"Essentially it's choking the tree off," Glen Miller of the California Department of Forestry and Fire Protection told CBS News Correspondent Sandra Hughes.
The bark beetle is choking so many trees, normally green forests look like they've been painted brown. And thousands of mountain homes are in the line of fire.
Bob White watched 16 of his trees die virtually overnight. He showed Hughes his now-denuded back yard.
"This is the backyard. Sixteen of 'em, sixteen beautiful trees,'' he sighed.
How did it get this bad?
A century of fighting fires instead of letting Mother Nature clear the forest, then four years of devastating drought. That's left an overstocked and vulnerable forest and it's a recipe for disaster.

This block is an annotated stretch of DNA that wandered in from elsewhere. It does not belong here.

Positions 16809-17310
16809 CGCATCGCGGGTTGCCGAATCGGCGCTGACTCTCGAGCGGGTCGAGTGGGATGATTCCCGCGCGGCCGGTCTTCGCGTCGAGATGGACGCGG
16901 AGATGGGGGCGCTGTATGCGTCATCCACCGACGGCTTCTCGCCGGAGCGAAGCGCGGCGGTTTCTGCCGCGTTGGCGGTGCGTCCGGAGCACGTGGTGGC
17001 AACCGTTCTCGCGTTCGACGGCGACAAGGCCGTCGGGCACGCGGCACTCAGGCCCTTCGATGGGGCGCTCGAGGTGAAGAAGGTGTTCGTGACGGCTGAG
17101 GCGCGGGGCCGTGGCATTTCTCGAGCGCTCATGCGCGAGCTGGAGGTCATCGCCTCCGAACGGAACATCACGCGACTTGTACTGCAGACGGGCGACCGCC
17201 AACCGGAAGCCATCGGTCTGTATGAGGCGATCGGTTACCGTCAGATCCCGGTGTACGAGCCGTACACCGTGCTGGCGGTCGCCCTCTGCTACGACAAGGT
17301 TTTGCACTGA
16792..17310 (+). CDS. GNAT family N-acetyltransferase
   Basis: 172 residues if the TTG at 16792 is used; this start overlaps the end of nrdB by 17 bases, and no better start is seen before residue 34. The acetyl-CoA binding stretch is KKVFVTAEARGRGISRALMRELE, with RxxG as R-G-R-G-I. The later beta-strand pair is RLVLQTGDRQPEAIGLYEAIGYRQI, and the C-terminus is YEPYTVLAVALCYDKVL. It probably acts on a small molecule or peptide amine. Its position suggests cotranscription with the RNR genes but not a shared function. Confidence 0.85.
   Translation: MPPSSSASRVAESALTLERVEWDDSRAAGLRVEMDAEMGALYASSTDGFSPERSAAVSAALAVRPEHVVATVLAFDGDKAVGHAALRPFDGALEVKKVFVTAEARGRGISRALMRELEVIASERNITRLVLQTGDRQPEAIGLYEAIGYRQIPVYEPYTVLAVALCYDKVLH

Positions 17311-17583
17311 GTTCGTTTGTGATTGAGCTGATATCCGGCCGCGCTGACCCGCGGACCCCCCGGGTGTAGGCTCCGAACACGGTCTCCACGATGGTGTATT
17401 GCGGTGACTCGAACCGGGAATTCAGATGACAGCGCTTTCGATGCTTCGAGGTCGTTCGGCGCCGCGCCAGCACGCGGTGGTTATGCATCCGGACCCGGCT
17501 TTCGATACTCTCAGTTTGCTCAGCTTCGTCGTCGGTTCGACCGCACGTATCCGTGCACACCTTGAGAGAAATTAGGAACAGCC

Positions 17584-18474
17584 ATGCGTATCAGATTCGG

Asked what's his biggest fear for this summer, Gene Zimmerman of the U.S. Forest Service replied, "Catastrophic fire, without a doubt. The possibility of a fire where we could lose an ecosystem, lose communities and lose a lot of lives."
Normally, healthy trees can push a predator beetle out of its bark, ensnaring it in sap. But the drought-weakened trees don't even try. Fighting the tiny tree eater seems impossible.
"We work fourteen days straight, ten hours, ten-twelve hours a day," said tree remover Jim Miller. "There's not enough qualified people to cut all these trees."
And once the trees are gone, it will take a lifetime to grow them back - too long for Bob White.
"We raised our children here, played in this back lot, climbed the trees. Of course those are all memories now," he said.
He can only hope by cutting down his trees, he's saving his home from fire.